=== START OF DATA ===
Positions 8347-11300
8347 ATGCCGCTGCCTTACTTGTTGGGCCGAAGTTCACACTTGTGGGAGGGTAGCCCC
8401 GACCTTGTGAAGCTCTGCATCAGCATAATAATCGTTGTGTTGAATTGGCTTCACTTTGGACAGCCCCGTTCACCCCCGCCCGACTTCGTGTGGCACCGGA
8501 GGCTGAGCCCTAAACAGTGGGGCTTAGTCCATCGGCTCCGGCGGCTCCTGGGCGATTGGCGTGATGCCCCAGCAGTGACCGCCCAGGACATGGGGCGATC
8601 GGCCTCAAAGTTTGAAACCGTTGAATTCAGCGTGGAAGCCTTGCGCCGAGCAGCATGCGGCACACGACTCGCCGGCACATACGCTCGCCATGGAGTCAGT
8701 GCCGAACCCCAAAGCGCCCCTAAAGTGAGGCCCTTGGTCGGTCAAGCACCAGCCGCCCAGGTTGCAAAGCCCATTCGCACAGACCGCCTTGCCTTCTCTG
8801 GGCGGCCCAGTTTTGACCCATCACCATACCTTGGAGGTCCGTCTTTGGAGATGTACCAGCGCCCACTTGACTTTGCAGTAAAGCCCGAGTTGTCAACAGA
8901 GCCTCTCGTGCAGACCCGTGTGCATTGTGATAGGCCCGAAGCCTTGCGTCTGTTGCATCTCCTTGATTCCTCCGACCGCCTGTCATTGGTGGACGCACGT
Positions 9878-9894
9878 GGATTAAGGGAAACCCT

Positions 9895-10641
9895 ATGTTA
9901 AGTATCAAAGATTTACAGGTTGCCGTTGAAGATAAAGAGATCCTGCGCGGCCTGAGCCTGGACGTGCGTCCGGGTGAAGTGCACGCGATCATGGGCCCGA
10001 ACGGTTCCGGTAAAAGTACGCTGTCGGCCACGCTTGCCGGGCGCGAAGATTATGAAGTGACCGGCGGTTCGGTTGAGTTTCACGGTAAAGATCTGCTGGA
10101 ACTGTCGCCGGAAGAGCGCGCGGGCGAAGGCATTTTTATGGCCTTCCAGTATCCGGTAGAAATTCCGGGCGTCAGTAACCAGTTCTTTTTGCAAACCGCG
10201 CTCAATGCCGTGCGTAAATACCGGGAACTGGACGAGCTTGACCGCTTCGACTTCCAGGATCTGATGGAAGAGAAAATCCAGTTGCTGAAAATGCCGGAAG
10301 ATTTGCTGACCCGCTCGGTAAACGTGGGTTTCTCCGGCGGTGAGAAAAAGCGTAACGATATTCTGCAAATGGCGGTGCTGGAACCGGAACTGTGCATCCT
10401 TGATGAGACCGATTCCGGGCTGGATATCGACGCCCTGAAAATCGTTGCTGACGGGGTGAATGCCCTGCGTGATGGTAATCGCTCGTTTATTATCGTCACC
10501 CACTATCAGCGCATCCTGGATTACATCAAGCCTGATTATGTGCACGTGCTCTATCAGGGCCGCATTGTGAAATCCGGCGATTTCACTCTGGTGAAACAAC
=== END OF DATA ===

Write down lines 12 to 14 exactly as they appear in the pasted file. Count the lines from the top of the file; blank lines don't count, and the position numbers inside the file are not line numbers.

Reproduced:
9895 ATGTTA
9901 AGTATCAAAGATTTACAGGTTGCCGTTGAAGATAAAGAGATCCTGCGCGGCCTGAGCCTGGACGTGCGTCCGGGTGAAGTGCACGCGATCATGGGCCCGA
10001 ACGGTTCCGGTAAAAGTACGCTGTCGGCCACGCTTGCCGGGCGCGAAGATTATGAAGTGACCGGCGGTTCGGTTGAGTTTCACGGTAAAGATCTGCTGGA